Fortunately, we’d recently helped a relative look through houses in Midtown, so we knew what do to (and what not to do) in the new bathroom. We wanted to make the most of the space while keeping to period-appropriate fixtures, colors and textures. We selected the timeless black and white tile for the floor and a simple white subway tile around all the walls. This would give a nice, stark canvas to work with. At the last minute, we decided to add a black border around the base of the wall tile to draw the eye down and accentuate the height of the ceilings.

Looking for a clawfoot tub turned out to be a very complex thing. Not only do they come in many different sizes, they also come in several shapes: the slipper (where one side is higher than the other), the double slipper (where both sides are higher than the middle) and a rolltop (level across the top, rolled rim). They can be cast iron, acrylic or copper. Then there’re the colors. You then have to decide if you’re going to have the faucet on the side or on the middle. What kind of drain will you have? How will the water get up and down from the floor? Thank goodness for the educational resources and great customer service over at Vintage Tub. We chose the flat tub with rim-drilled holes for the faucet. It arrived within 10 days and the delivery of our 900+ lb item was surprisingly painless. It sat in our living room for a while while work continued.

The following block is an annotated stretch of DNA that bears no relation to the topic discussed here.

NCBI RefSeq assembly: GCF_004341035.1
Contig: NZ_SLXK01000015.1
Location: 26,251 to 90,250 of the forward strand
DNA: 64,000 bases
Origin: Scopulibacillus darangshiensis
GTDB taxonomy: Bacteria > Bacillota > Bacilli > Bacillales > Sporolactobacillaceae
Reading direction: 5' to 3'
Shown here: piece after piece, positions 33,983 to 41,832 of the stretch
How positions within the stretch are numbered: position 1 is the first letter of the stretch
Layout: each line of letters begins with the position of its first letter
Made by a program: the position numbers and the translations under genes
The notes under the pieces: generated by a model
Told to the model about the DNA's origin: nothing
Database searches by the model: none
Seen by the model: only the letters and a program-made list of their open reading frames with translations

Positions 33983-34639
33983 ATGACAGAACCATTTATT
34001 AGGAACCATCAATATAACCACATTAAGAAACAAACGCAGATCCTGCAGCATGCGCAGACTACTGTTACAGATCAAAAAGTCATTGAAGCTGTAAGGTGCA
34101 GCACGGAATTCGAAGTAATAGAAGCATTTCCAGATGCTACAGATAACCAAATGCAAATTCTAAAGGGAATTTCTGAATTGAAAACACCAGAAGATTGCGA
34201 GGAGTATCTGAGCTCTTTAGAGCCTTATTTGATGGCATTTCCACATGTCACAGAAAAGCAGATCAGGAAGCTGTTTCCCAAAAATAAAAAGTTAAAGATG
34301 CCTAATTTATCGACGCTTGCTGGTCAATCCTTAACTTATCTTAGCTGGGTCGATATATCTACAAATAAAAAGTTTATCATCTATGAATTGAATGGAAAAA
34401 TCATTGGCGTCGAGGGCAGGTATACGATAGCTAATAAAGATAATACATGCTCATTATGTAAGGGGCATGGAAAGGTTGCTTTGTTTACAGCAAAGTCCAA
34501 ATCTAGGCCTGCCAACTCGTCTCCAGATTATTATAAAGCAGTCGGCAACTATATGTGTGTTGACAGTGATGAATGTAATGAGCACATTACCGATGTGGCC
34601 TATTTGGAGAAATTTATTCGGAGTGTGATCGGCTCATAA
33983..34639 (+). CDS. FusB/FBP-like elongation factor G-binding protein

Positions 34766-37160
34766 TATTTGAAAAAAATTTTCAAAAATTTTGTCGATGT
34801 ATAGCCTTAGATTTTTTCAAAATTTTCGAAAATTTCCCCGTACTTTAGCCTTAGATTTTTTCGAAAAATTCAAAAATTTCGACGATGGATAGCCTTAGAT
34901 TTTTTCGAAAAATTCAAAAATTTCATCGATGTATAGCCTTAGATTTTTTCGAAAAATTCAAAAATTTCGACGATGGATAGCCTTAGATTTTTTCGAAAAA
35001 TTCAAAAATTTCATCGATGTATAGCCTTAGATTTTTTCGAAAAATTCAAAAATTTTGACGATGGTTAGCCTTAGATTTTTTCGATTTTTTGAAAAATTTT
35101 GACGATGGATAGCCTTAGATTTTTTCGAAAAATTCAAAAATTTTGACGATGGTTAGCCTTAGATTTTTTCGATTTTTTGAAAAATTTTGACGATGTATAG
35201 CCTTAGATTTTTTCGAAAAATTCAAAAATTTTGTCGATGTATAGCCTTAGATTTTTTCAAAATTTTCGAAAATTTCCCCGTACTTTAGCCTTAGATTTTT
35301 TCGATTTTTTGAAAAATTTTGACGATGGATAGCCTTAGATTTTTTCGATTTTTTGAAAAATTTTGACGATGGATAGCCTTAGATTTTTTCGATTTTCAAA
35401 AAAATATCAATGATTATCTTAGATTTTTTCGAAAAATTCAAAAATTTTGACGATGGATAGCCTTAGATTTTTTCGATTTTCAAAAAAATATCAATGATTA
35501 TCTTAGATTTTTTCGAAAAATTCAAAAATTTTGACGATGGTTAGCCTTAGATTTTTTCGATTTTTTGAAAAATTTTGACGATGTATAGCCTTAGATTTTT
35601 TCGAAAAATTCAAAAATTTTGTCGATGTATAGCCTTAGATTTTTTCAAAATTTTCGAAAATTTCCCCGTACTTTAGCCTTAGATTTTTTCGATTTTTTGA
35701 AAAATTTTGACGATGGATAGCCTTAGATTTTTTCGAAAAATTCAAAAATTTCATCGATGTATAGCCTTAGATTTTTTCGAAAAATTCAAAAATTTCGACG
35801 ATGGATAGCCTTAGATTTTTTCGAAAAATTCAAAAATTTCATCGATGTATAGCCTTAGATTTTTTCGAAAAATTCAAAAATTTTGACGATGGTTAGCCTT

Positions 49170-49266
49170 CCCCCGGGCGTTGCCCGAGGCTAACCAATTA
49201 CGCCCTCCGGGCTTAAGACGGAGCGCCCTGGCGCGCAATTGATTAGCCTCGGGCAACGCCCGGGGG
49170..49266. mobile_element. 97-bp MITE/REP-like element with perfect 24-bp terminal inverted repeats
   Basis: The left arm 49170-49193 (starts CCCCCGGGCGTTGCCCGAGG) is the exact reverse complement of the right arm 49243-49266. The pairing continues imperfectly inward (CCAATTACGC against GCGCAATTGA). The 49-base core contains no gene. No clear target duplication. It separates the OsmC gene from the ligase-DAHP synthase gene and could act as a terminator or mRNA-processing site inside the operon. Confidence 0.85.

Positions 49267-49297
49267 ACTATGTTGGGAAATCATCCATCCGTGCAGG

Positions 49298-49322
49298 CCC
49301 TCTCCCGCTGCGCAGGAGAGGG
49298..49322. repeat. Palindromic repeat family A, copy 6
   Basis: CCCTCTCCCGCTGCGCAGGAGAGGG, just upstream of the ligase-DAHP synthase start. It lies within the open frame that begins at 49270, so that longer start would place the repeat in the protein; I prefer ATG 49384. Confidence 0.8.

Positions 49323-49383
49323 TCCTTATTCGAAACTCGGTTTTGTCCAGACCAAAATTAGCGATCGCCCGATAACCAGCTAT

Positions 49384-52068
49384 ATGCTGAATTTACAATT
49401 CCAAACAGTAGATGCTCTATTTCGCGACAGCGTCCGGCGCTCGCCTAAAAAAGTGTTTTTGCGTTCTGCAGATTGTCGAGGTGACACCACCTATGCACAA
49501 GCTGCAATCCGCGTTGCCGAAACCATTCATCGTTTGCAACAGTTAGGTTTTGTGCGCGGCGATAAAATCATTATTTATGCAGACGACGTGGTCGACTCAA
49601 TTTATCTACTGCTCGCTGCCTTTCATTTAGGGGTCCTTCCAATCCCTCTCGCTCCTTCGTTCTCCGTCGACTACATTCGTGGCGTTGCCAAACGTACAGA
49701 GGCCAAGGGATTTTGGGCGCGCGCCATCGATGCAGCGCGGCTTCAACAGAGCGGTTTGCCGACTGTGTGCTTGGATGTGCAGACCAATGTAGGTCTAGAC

Awaiting placement

We’d had a good experience with Kohler products for our other bathroom adventure, so we ended up going back to that brand for this one. Turns out they make a roughly period set called the “Memoirs” collection for bathrooms in our era (1930s), so we went with the pedestal sink and the toilet here. Though nobody really wants to think of their toilet as their “Memoirs,” do they? Nonetheless, the set looks good, with beveled rectangle details that offset the oval of the tub so the whole thing’s not too matchy-matchy.

Tub and toilet

The pedestal sink was a little controversial among people we consulted, given the lack of storage it represented, but we decided to go with it anyway because a) it’s period; b) it makes the room look bigger; and c) we actually recaptured a whole cabinet and drawer in the remodel by filling in some space (an unused air return) and by extending the floor-to-ceiling built-in behind the door back down to the floor. Plus, check out how much room there is on the side of that sink. You could put a whole six pack of beer there.

The sink

Finally, there was the shower door. Our awesome contractors at Apinwall and Associates suggested that we use Keeble’s Glass Designs, and we are so happy we did. Tim Keeble made us a beautiful frameless door that makes the shower seem about ten times as nice. Now all we need is a better shower head.

Sink and shower door